Below the fort, in a beautiful cottonwood grove on the banks of the Carson River is a developed camping and picnicking area. The best time of year to camp is in the fall when the trees have turned brilliant shades of yellow and brown.
The Nevada Division of State Parks has 20 shaded campsites (with no hook ups), RV dump station and picnic tables in the area. Fort Churchill is located 45 miles southwest of Fallon via U.S. 50 and Alternate 95.
For more information contact the Fort Churchill State Historic Monument, 775-577-2345.
Friday, January 05, 2007
There is a grave at Deadman’s Creek Trail near Washoe Lake. I’m not sure if anyone is buried there—or who it is—but there is a small wooden cross, flowers, and cards marking the site.
But the grave isn’t why anyone would want to visit Deadman’s Creek Trail, part of Washoe Lake State Park. The reason to seek out this easily overlooked trail is because it passes through a peaceful, little oasis of vegetation that borders a spring-fed creek before leading to a gazebo that offers some of the best views of the area.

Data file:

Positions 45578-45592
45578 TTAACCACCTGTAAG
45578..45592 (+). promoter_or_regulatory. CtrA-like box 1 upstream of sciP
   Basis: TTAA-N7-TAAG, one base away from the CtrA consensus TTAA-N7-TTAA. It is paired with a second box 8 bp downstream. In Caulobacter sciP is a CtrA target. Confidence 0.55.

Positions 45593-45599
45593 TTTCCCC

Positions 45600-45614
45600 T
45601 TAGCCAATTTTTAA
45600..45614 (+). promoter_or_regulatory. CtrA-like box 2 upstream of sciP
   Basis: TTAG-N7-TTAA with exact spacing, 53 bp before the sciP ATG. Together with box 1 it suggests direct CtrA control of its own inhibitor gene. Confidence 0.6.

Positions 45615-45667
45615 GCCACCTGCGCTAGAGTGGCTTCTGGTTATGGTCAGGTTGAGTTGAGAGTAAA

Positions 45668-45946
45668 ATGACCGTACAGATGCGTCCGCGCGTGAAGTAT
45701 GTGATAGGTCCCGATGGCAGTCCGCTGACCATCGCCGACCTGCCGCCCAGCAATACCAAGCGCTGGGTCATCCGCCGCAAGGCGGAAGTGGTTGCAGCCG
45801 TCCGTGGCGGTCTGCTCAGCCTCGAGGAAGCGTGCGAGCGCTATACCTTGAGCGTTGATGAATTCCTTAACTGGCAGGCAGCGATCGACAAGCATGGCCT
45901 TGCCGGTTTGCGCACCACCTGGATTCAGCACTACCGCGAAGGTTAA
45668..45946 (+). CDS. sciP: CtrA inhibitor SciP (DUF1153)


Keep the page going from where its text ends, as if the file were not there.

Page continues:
Located directly east of the main entrance to Washoe Lake State Park, which is 10 miles north of Carson City, the trail doesn’t seem part of the state park because it’s on the other side of East Lake Boulevard from the rest of the park.
The trailhead, which is marked with a wooden sign, can be found adjacent to a small, paved parking lot. After passing the mysterious gravesite, the trail winds through the bitterbrush and sagebrush for a few feet before crossing a small wooden bridge.
From there, it meanders uphill alongside a ribbon of thick vegetation that includes cattails, various grasses and shrubs. If you look closely, you can see evidence of a fire that damaged much of this riparian area in 1999.
Fortunately, nature has a way of rebounding so much of the native foliage has returned. While not particularly large, this refuge is home to a number of migrating birds and nesting species, according to the Lahontan Audubon Society.